Why Does Period Blood Smell? An Ob-Gyn Explains
One of the many unwanted gifts that Aunt Flo brings with her every month is a funky odor that lingers downstairs. You might not always smell it, but when you do get a whiff, it’s less than pleasant. Way less.
Periods smell. That’s no secret, but you might be wondering why. When you get a cut on your finger, for example, the blood doesn’t have any smell at all. So why does that time of the month bring a particularly unpleasant odor?
Christine Greves, MD, an ob-gyn at the Center for Obstetrics and Gynecology at Orlando Health in Florida, tells Health that our vaginas are home to many different bacteria, and when that bacteria mixes with blood, it produces an odor. Simple as that.
“When you cut your finger, you wipe the blood off right away, and it’s fresh blood, meaning it hasn’t been sitting around for awhile,” Dr. Greves says. “But period blood stays in the vagina for a longer period of time. It’s exposed to the bacteria in the vagina, and that’s where you get that odor.”
You might also notice that it doesn’t always smell the same. The amount of bacteria in the vagina fluctuates, which can change the smell. A slight change is usually nothing to worry about, Dr. Greves says, but if all of a sudden your period smells seriously rotten, you may want to talk to your doctor.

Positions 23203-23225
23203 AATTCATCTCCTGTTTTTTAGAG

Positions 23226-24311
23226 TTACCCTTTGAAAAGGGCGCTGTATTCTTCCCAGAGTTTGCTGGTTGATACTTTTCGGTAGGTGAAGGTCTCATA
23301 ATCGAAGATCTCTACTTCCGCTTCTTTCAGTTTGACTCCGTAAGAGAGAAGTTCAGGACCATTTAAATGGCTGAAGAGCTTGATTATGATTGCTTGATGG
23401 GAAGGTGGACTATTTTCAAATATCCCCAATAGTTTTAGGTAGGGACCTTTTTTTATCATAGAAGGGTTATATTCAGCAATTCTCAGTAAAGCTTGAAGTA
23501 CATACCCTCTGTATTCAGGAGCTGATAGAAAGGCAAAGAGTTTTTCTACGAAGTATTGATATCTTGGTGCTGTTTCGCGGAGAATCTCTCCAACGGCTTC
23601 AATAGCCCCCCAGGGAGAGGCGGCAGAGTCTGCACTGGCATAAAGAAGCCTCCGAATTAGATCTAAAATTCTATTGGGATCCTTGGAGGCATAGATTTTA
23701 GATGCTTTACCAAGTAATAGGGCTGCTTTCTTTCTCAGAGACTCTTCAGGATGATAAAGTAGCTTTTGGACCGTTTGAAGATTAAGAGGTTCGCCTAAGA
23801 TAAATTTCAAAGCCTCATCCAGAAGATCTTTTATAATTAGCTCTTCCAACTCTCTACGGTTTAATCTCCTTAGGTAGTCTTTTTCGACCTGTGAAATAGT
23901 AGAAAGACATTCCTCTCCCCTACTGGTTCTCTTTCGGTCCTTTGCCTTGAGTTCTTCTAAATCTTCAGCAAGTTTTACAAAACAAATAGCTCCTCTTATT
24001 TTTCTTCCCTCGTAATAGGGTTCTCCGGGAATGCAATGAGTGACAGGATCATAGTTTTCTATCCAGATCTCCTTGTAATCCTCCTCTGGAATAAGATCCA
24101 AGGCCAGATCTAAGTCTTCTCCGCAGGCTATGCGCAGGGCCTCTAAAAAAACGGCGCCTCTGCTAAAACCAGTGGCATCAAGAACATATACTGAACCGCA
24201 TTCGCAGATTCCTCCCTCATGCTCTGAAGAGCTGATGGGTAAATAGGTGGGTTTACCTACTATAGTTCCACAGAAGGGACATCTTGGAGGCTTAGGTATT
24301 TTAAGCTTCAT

A particularly strong, fishy smell could be a sign of bacterial vaginosis, an infection caused by an overgrowth of bacteria in the vagina. Other symptoms include burning (especially during urination), itchiness, and abnormal vaginal discharge. Any of these symptoms should be a cue to get a professional opinion.
A rotten smell, on the other hand, could be a sign that you’ve left a tampon in for too long, Dr. Greves says. Can’t remember whether you took your tampon out? Feel around the opening of your vagina for a string or feel inside for the tampon itself. If you’re still not sure, go see your doctor.
If you don’t have an infection but just want to keep your normal period smell to a minimum, Dr. Greves says changing your tampon or pad frequently is key. How often you need to change to avoid any odor will depend on your flow, but you can experiment to see what works for you.
Proper hygiene should be enough to make the smell manageable. But whatever you do, do not use a douche or deodorizing products, such as wipes and sprays. These throw off the natural bacteria in your vagina and cause infection.
Change tampons or pads regularly, wear clean and breathable underwear, and be mindful of possible infections. A little smell is nothing to be ashamed of, and remember, you’re probably the only one who notices it, anyway.